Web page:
Lincoln Injury Blog

Working 9-5... until you aren't: Common workers' comp myths

You suffered an injury on the job. While you are probably aware of workers' compensation and perhaps the basics of how the process works, you may also have heard a lot of false and even harmful information along the way. These misleading part-truths or flat-out falsehoods could have come from well-intentioned, but mistaken friends or co-workers, or may even have originated from someone trying to intimidate you, but regardless of the source, you will want to get the facts straight.

To help ensure that nothing dissuades you from pursuing fair compensation, or from receiving the full amount of benefits to which your injury or work-related illness entitles you, you may find it helpful to familiarize yourself with some of the frequent misunderstandings surrounding the workers' compensation process, along with the truth about these matters.

Three common workers' comp misunderstandings

While there are any number of myths surrounding the workers' compensation process, several tend to crop up more frequently than others. Three of the more common include:

  • Because I was at fault in the accident, I'm not entitled to workers' compensation benefits.
  • My boss will fire me if I file a workers' compensation claim.
  • I can take as much time as I want to file a claim.

Myth #1: Because I was at fault in the accident, I'm not entitled to workers' compensation benefits.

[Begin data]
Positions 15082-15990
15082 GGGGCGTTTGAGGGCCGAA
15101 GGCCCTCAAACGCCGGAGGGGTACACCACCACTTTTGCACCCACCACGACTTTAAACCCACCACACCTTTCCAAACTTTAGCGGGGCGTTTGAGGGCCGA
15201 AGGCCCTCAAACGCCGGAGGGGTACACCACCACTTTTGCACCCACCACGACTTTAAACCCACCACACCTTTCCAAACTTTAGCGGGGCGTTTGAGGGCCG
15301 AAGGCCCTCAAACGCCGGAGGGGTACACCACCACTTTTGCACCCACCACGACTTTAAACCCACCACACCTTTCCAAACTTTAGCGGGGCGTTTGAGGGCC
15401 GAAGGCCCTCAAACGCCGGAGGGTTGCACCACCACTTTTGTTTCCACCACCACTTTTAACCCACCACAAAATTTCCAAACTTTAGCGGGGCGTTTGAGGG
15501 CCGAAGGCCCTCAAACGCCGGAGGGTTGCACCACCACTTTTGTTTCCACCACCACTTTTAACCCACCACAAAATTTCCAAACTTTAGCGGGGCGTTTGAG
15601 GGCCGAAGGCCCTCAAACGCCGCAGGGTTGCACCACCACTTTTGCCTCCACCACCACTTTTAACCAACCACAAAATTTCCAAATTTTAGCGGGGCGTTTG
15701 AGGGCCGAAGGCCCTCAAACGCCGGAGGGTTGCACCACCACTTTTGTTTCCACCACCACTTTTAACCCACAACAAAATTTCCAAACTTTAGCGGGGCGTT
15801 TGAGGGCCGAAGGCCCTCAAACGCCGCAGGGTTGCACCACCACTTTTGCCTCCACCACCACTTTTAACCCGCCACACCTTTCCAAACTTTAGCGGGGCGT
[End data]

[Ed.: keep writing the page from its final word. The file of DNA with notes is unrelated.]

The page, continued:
Not only is this false, but less-than-honest employers may utilize it in an attempt to dissuade an injured worker from filing or pursuing a claim. Workers' comp is a "no-fault" system. In exchange for your agreement not to sue your employer over your injuries, workers' comp will pay for your medical care, missed work and possibly more, regardless of who is at fault. There are only a few exceptions to this rule, such as if you were under the influence at the time the accident occurred.

Myth #2: My boss will fire me if I file a worker's compensation claim.

Workers' compensation law specifically prohibits your employer from firing you for suffering an injury at work. If your boss ever threatens to do so, this is referred to as "retaliation," and your employer would be subject to many dire legal consequences if he or she were to follow through on the threat. Both state and federal laws protect you in cases like this.

Myth #3: I can take as much time as I want to file a claim.

While the period for filing in Nebraska is fairly reasonable - two years - the clock starts ticking the day the injury occurs. However, there are exceptions to this rule as well, such as if your injury gradually occurs over time or if it occurred, but you were unaware of the severity. An attorney can provide insight into these situations and advise on how best to proceed.

Keep in mind, too, that the sooner you report your injury to your boss and he or she submits all of the necessary forms and documentation, the sooner you'll likely start receiving compensation. The generally agreed upon best practice is for you to notify your employer of the injury as soon after it occurs as possible or as soon as you become aware of it. If you do so verbally, following up with a written notification provides an official record.

I have other questions. Where might I find answers?

If you suffered an injury on the job, you are probably feeling more than a little overwhelmed. These are just a few of the misunderstandings common in workers' compensation. Once you have informed your employer of your injury, if you are at all uncertain what steps to take next, an attorney can help provide advice. Laws vary from state to state, so an experienced Nebraska lawyer who specializes in workers' comp cases will be familiar with the complexities and can help ensure you receive the maximum benefits you are due.

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